Web Theoi
ASTEROPE
 
Greek Name Transliteration Latin Spelling Translation
Αστεροπη Asteropê Asterope Starry Eyed
(astêr, ops)
Ἑσπερια Hesperia Hesperia Of the Evening
(hesperos)

ASTEROPE was a Naiad Nymph of the River Kebren (Cebren) in the Troad. She was either the wife of the Trojan prince Aisakos (Aesacus), or a Nymphe who fleeing his amorous advance stepped on a venomous snake and died.

Her name is more reminiscent of a Star-Nymphe than a Naias. So perhaps she was imagined as a shooting star, dying upon the earth.

PARENTS
KEBREN (Apollodorus 3.147, Ovid Metamorphoses 11.767)

Pseudo-Apollodorus, Bibliotheca 3. 147 (trans. Aldrich) (Greek mythographer C2nd A.D.) :
"Aisakos [son of the Trojan King Priamos], who married Kebren’s daughter Asterope."

Ovid, Metamorphoses 11. 767 ff (trans. Melville) (Roman epic C1st B.C. to C1st A.D.) :
"Yet he [Aisakos] was not a boor at heart nor unassailable by love, and many a time through all the woods pursued Hesperie Cebrenis. He saw her by her father Cebren's river bank, her hair loose on her shoulders drying in the sun. The Nymphe, observed, took flight, as a frightened hind flees from a grizzled wolf, or a mallard caught far from the lake she's left flies from a hawk. He followed in pursuit, she swift in fear, he swift in love, when lurking in the grass a snake, look, struck her as she fled and fanged her foot and left its venom in her veins--her flight, her life cut short! Beside himself he held her lifeless in his arms and cried ‘I chased you! Oh it breaks my heart! But this I never feared! Oh, never worth so much to win you! Two of us, poor soul, have laid you low: the viper gave the wound, and I the cause. The greater guilt have I: for your death's solace I myself shall die.’ Then from the cliff-top that the booming waves had eaten out below he flung himself into the sea."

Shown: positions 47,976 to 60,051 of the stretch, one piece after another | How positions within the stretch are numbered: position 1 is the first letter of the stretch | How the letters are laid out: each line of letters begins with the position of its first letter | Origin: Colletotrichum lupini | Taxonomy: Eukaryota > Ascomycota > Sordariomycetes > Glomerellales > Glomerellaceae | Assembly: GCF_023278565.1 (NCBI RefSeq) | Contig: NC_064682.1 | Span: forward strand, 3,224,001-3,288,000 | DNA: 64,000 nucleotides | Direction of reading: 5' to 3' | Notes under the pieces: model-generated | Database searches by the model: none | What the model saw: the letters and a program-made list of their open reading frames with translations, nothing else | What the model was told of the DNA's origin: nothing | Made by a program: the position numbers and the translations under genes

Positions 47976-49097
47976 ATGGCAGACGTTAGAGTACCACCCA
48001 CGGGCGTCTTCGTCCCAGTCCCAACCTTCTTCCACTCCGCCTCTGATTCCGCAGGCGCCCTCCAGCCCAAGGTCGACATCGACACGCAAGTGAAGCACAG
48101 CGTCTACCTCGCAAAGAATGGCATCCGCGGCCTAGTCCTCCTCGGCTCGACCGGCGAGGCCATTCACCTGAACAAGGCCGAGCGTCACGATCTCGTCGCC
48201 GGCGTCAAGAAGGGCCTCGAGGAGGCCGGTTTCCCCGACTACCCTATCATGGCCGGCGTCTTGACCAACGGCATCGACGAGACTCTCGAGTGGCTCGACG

Sources:

  • Apollodorus, The Library - Greek Mythography C2nd BC
  • Ovid, Metamorphoses - Latin Epic C1st BC - C1st AD